If demography is destiny, the California Republican Party may be destined to become nothing more than an asterisk in the history books unless it can alter its hostile relationship with the state's fast-growing Latino population.
That's not exactly a new conclusion, but its accuracy is confirmed by new demographic projections from the state Department of Finance.
By the middle of this year, demographers believe, Latinos will achieve numerical parity with whites in California's population, at about 39 percent each. Thereafter, the gap between the state's two largest ethnic blocs will widen steadily.
By midcentury, Latinos will be nearing 50 percent of California's population while whites will have declined to near 30 percent.
Putting it another way, the state's population is expected to grow by 15.4 million between 2010 and 2060, and Latinos will account for 11.3 million of that growth.
Or still another way: Overall growth over the 50-year period will be 41 percent, but the Latino population will grow by 80 percent, while that of whites by a minuscule 4 percent.
The generational differential, which benefited the GOP in the 1980s and 1990s as white baby boomers dominated the electorate, also will work against Republicans as whites retire, or die off, in large numbers while much-younger Latinos become the dominant worker bloc and their children fill the schools.
Concurrently, an ever-greater portion of the Latino population will be U.S.-born citizens who will be legally entitled to vote as the role of immigration, legal and illegal, in population growth shrinks.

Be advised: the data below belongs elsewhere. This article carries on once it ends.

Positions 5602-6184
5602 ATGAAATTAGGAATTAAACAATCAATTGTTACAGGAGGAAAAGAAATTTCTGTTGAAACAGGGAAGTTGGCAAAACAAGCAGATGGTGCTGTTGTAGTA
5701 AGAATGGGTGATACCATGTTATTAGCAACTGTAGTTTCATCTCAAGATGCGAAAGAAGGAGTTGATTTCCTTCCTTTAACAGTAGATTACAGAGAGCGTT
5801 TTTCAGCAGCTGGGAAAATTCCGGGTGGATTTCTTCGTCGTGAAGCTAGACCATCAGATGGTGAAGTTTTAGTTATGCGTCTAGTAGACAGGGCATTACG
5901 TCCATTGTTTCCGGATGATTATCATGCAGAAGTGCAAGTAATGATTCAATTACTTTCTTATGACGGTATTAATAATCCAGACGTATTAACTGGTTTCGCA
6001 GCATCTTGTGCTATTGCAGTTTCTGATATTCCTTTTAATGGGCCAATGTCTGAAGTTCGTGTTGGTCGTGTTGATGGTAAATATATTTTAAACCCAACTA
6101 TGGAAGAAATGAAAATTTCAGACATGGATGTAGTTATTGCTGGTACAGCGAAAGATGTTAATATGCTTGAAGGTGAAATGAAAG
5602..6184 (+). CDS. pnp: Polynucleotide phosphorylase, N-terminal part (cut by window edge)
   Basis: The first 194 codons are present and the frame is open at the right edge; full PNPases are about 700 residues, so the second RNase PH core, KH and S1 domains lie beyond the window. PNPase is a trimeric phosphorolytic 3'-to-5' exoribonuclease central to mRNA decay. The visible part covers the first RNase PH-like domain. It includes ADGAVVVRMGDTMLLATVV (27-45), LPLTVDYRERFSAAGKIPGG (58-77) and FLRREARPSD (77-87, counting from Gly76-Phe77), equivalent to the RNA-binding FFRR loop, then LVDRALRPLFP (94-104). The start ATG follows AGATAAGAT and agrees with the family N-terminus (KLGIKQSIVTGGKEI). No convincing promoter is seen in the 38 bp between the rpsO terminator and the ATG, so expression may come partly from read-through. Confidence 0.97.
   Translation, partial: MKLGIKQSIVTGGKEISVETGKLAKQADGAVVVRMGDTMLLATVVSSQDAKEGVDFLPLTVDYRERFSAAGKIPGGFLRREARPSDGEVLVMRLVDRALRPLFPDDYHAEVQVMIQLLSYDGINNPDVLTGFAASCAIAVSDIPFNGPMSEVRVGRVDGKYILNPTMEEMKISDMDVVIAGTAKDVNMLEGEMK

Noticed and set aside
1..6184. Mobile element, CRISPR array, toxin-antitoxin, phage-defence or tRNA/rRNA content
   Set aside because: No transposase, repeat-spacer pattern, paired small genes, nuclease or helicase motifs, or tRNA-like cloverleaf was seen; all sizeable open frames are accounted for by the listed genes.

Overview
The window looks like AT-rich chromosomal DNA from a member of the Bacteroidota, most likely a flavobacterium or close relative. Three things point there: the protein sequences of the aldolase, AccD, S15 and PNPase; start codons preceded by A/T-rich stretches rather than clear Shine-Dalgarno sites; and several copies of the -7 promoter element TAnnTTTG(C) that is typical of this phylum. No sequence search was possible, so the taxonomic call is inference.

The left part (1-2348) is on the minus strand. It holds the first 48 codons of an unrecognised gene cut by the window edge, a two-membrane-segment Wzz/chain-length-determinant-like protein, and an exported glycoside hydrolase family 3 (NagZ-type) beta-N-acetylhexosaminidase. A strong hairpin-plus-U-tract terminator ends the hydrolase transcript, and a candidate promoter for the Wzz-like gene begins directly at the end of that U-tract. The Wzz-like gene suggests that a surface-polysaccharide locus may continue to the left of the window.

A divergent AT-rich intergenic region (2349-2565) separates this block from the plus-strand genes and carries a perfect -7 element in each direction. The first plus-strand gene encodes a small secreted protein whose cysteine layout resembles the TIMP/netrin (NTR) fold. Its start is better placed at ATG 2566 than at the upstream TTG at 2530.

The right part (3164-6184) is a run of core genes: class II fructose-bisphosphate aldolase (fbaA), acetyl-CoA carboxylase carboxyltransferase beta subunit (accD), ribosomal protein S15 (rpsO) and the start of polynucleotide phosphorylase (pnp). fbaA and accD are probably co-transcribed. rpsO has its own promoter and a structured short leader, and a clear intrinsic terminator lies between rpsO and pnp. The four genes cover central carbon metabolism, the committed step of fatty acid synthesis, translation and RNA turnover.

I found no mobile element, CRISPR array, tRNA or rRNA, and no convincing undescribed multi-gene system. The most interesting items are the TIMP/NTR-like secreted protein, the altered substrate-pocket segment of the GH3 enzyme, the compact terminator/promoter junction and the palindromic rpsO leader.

Finally, there is geography. While California's coastal counties have, for the most part, been strongly Democratic, Republican legislative and congressional candidates have fared relatively well in inland areas, such as Southern California's Inland Empire and the Central Valley.
However, the Latino population surge heavily affects what have been GOP-leaning inland areas. We saw hints of that in the redrawing of legislative and congressional districts after the 2010 census. We'll see more of it in the decades ahead.
For instance, Riverside is expected to be the state's fastest-growing county during the next half-century, expanding by over 2 million persons, or 92 percent, between 2010 and 2060. Two-thirds of that growth is projected to be Latino. Likewise, Latinos are expected to account for three-quarters of Fresno County's growth and two-thirds of Kern County's expansion.
Those numbers bode ill for Republicans, who have already shrunk to less than 30 percent of the state's registered voters, in part because of their perceived hostility to Latinos, especially immigrants.
They'll either do something to repair the relationship, if they can, or become even more irrelevant.